The oldest part of the Church is Early English, which is known since there is a pillar supporting the south aisle roof which is 13th century. The small Church was rebuilt in 14th-15th centuries, though an extension built in the early 1900’s made the church much bigger. The older part, including the ancient nave, along with the south aisle and chancel (now a side chapel) is clear to spot with its lower roof and smaller windows. The ancient chancel is now used as a Lady Chapel, but before the extension in the 1900s, this is where the main altar would have been.
In 1910, an east window was installed here (in the current Lady Chapel) by the artist Herbert W. Bryans to the memory of Joseph Smethurst. The window shows ‘The Agony in the Garden’ as the Angel succours Jesus with the cup. Jesus’ disciples to the right are asleep and Judas (complete with a black halo) and the soldiers are approaching from the left. In the lower right corner is a small dog, which is the signature of the artist.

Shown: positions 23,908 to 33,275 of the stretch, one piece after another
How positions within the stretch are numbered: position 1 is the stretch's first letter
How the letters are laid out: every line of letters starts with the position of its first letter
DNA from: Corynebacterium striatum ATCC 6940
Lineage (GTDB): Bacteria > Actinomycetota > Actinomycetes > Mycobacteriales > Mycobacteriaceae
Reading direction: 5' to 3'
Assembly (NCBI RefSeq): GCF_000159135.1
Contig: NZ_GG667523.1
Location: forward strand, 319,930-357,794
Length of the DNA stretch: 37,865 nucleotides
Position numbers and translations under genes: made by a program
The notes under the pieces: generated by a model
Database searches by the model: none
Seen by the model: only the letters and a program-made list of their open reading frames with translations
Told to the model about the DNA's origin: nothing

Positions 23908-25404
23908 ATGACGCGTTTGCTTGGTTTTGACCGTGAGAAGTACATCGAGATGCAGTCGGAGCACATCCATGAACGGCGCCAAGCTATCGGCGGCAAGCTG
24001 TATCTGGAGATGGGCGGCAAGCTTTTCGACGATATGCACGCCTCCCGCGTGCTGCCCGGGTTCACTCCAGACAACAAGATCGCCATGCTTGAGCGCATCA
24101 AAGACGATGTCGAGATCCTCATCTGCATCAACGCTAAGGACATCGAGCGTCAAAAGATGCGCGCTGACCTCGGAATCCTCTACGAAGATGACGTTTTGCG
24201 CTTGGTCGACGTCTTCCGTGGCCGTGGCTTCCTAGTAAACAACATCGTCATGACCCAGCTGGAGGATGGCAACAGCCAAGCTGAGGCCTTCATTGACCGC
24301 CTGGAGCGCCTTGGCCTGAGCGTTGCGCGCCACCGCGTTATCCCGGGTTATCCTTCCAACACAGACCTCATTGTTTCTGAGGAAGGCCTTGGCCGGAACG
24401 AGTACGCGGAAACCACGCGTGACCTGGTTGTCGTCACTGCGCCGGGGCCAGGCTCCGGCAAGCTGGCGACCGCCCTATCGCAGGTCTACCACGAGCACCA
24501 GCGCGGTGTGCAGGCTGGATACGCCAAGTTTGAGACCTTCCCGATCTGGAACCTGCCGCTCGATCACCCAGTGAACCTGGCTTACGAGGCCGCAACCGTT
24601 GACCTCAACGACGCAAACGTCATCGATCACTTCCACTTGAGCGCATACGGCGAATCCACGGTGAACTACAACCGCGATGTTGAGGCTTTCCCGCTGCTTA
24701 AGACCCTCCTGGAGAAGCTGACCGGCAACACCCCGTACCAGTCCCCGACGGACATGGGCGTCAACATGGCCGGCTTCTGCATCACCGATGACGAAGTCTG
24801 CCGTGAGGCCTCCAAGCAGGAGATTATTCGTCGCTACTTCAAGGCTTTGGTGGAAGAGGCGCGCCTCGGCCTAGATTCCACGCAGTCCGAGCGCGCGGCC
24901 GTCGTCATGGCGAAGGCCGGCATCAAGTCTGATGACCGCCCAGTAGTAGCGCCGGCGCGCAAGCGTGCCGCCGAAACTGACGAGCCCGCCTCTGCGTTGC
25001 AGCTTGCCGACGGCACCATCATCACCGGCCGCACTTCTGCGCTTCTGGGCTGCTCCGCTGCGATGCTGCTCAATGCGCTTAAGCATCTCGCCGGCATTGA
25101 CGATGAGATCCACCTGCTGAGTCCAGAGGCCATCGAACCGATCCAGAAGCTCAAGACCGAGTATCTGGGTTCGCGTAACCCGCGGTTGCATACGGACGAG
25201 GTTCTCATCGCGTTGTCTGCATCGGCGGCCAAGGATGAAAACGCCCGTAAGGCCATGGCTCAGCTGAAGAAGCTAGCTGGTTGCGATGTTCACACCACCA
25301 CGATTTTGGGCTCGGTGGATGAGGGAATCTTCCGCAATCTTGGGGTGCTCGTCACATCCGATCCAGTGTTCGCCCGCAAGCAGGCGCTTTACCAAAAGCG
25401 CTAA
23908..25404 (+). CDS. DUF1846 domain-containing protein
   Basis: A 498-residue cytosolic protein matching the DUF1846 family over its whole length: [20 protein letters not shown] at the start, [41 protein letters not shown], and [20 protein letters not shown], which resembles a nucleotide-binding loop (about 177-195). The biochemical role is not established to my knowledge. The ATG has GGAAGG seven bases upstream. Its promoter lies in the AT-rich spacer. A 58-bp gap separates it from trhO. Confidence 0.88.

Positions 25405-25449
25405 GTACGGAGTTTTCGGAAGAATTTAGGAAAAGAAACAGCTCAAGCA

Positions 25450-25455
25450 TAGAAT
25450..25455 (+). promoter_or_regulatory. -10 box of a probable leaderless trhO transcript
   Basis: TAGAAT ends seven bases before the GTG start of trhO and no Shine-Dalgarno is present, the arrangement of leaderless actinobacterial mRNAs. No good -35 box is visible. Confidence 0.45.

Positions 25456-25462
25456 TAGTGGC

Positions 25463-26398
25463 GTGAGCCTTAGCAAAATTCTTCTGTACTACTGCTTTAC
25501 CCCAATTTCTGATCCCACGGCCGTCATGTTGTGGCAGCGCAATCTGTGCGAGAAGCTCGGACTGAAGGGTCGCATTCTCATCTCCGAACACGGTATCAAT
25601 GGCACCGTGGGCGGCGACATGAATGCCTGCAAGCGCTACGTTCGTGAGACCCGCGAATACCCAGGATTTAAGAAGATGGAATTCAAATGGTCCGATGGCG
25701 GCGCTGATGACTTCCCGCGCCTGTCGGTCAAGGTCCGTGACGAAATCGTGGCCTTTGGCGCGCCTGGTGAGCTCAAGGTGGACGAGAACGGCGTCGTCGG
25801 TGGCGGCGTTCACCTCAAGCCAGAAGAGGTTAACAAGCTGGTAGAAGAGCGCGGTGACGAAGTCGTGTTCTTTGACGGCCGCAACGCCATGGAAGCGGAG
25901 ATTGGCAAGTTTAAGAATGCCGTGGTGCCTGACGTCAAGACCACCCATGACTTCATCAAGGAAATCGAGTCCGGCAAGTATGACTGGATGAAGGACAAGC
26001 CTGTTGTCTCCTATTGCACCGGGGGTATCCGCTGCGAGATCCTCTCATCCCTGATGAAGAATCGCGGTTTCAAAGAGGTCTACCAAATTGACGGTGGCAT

The Church was extended in 1912-1914 by the building of the north part of the church, including the tower, the newer nave and chancel. They were built out of a bequest by Joseph Chapman, a timber merchant who is buried in the graveyard. Sir Walter Tapper, a renowned church architect, built them in a 13th century style. Unusually, part of this extension made to the Church included a new nave situated next to the church building, alongside what was then the current nave. The newer nave was much longer than the previous one and results in the Church having a somewhat unusual shape, being rather wide on the south side. This addition of a longer nave adjacent to a smaller one, meant it was difficult when in the ancient nave to see the altar at the front of the newer nave. As a result, the space when you enter the Church from the south door which is the ancient nave is now used as a hall space; whereas the 1900’s extension is used today for worship.